Tánaiste Micheál Martin’s comments that Ireland has ‘turned a corner’ on house building, have met with a mixed response from those at the frontline of the housing issue in Cork.
The Tánaiste said that 30,000 new homes were built last year, 14,000 more than the previous year, and in January there were more than 2,000 commencements, the highest since records began.
Conor O’Connell of the Construction Industry Federation (CIF) said there are mixed signals for the housing output for 2023 and 2024. Last year saw a significant increase from 21,000 units to over 29,000 units, a 45% increase in housing output.
However, all the supply determinants, such as zoned land, and planning, are “very much under duress at the moment.” “There are planning logjams,” he said.
There was a 43% decline in planning permissions by the end of Q4 of 2022, which “will be of concern.”
A new first home scheme is yielding results, and 2023 saw the highest level of January housing commencements in over ten years, said Mr O’Connell.
“But there is a very significant problem with the supply of planning permissions into the industry, the amount of zoned and serviced land that is available, and difficulties with apartment funding.
However, supply is not meeting demand in Cork.
“We urgently need to increase the output of housing across Ireland. In Cork city and county, between 2006 and 2022, there was an increase in the population of over 100,000 people, which has placed extreme pressure on the existing housing stock. It’s an area of high population growth.”
Mr O’Connell said the CIF would welcome more Government spending on social housing.
Jude Sherry, anti-dereliction campaigner with Anois in Cork, said Ireland has “turned a corner” but “it’s not a positive corner.” With the eviction ban ending, more people will end up homeless and in extreme stress. Ms Sherry said more houses may be coming on stream, but they're not coming fast enough.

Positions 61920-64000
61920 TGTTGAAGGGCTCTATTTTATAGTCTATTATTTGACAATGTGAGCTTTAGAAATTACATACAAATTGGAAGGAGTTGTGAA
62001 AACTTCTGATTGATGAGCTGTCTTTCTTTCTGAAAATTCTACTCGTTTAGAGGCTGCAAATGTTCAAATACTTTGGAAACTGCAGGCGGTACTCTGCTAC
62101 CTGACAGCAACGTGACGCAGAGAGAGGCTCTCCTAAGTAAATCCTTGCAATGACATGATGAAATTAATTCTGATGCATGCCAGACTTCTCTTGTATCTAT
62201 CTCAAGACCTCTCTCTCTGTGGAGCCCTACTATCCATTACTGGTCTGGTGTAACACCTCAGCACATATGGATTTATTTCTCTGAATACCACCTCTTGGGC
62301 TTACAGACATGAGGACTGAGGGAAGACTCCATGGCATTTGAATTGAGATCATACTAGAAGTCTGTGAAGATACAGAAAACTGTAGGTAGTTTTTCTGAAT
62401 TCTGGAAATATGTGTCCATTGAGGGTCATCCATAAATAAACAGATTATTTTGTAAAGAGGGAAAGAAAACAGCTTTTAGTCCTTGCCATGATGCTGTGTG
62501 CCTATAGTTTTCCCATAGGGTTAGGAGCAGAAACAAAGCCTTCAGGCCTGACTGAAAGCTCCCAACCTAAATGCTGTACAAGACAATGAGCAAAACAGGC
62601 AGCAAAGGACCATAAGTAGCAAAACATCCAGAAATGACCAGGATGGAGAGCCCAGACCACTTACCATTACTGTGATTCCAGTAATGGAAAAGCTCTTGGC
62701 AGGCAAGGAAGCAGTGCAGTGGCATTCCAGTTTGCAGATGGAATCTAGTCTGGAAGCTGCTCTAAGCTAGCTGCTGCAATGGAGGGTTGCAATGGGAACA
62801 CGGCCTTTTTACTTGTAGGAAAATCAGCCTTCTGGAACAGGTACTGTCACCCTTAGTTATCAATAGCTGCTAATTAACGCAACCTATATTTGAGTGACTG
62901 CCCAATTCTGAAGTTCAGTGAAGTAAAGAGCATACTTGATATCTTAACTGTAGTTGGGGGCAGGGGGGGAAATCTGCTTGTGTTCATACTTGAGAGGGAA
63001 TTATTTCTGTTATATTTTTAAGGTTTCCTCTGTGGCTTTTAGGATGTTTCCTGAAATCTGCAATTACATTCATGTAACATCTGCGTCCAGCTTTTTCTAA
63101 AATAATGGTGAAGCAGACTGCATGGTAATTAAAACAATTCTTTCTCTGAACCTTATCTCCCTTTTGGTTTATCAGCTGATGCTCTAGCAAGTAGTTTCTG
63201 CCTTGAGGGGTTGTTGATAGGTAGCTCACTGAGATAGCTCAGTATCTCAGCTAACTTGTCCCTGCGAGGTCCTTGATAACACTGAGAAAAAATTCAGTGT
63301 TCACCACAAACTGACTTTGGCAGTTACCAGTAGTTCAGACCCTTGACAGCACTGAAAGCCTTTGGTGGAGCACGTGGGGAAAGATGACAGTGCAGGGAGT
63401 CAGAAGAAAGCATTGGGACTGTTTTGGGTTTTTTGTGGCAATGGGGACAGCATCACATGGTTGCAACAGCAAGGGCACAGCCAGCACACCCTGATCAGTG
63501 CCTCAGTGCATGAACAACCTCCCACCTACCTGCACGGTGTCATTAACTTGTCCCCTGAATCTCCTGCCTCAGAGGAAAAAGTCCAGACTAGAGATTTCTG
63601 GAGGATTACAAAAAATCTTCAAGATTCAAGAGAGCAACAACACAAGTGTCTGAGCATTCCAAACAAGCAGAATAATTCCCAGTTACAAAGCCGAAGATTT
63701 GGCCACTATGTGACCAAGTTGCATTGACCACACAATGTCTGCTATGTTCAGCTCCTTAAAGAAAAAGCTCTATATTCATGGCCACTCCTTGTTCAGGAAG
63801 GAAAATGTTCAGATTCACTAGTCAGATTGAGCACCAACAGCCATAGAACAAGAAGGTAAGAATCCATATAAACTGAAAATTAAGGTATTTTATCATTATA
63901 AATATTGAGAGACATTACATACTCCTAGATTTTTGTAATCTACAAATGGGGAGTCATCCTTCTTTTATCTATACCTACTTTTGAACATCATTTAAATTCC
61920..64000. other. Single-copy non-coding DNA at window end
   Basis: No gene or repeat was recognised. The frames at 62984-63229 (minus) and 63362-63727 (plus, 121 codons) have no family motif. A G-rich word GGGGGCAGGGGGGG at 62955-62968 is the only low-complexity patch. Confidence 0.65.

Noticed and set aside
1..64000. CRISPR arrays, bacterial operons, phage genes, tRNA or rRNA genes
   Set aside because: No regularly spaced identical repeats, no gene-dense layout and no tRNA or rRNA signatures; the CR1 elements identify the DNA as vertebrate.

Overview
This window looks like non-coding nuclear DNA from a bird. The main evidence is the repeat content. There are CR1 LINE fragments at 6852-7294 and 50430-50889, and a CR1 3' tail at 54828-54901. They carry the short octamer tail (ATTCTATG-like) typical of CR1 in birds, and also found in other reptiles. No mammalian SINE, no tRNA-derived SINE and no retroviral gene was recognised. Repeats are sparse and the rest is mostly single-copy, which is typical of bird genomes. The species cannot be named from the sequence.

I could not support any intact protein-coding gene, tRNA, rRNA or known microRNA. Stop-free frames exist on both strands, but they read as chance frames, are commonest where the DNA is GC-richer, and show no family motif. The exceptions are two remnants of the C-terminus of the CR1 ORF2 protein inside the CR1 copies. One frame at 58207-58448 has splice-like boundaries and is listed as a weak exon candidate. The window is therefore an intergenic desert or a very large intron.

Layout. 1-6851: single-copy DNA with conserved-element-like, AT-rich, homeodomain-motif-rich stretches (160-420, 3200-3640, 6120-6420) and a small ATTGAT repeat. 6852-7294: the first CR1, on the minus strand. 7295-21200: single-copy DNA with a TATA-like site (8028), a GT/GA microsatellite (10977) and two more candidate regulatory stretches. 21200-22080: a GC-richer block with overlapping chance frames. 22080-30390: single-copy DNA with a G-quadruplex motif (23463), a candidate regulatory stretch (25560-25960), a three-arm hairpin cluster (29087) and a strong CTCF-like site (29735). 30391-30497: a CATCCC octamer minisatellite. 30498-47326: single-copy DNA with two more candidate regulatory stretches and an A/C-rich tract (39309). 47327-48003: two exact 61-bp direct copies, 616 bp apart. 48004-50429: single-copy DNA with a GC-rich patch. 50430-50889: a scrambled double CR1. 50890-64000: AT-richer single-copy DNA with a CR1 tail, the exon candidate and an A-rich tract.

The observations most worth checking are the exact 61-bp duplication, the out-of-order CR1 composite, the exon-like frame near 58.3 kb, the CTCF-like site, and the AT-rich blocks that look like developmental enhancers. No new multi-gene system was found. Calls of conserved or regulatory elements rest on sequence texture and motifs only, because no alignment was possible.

“There have been no measures put in place to deal with the evictions that are coming up,” she said.
There are only 22 houses for rent on Daft.ie in the whole of Cork city.
Recently, Ms Sherry visited a pregnant mother expecting twins, living in the Shandon area of Cork with the Community Action Tenants Union (CATU). “She was living in horrific conditions,” she said.
Speeding up the process of turning around empty council houses would go a long way towards tackling the crisis, said Ms Sherry.
Rory Kelleher, Director of Public Affairs and Sustainability with the Cork Chamber of Commerce said the lack of housing supply is the major issue for their members. Cork has a growing economy and population meaning that targets need to be increased.
“We need to be building significantly more this year, to have turned a corner. We need high-density, high-quality apartments in the city centre,” said Mr Kelleher.
Making these affordable at a price point where people can afford them has to be a priority, he said. “Overall housing supply needs to be hugely ramped up, but development in the city centre is really key to Cork being a successful and sustainable city.”
Meanwhile, there has been a “massive backlog” in terms of planning applications to An Bord Pleanála. “There needs to be a step change in resourcing. If they don’t start tackling the backlog, we will be in a situation in six months’ time where there will be thousands of applications outstanding,” said Mr Kelleher.
A spokesperson for the Threshold housing advice centre in Cork, said the increasing number of small landlords exiting the rental market are creating a diminishing supply.
“Threshold calls on the Government to encourage the transfer of private-rented accommodation to the social rental sector with tenants in situ through a relief on Capital Gains Tax (CGT) payable when a landlord sells a rental home with the tenants in situ to the Local Authority,” said the spokesperson.
“The rental sector in Ireland is a gateway into homelessness and the current tax credit of €500 for tenants is unlikely to stem the tide of challenges private renters are facing on a daily basis. The Government’s lack of action to help tenants will clearly result in a requirement for more radical measures to be put in place.
"An acceleration of the Housing For All strategy to ensure the delivery of secure, affordable units of housing to those who desperately need them will be critical in alleviating the current crisis and should be done without delay,” added the spokesperson.
Threshold’s helpline is open Monday to Friday, 9am to 9pm at 1800 454 454, with webchat at www.threshold.ie/advice/help for any renter in need of advice or support.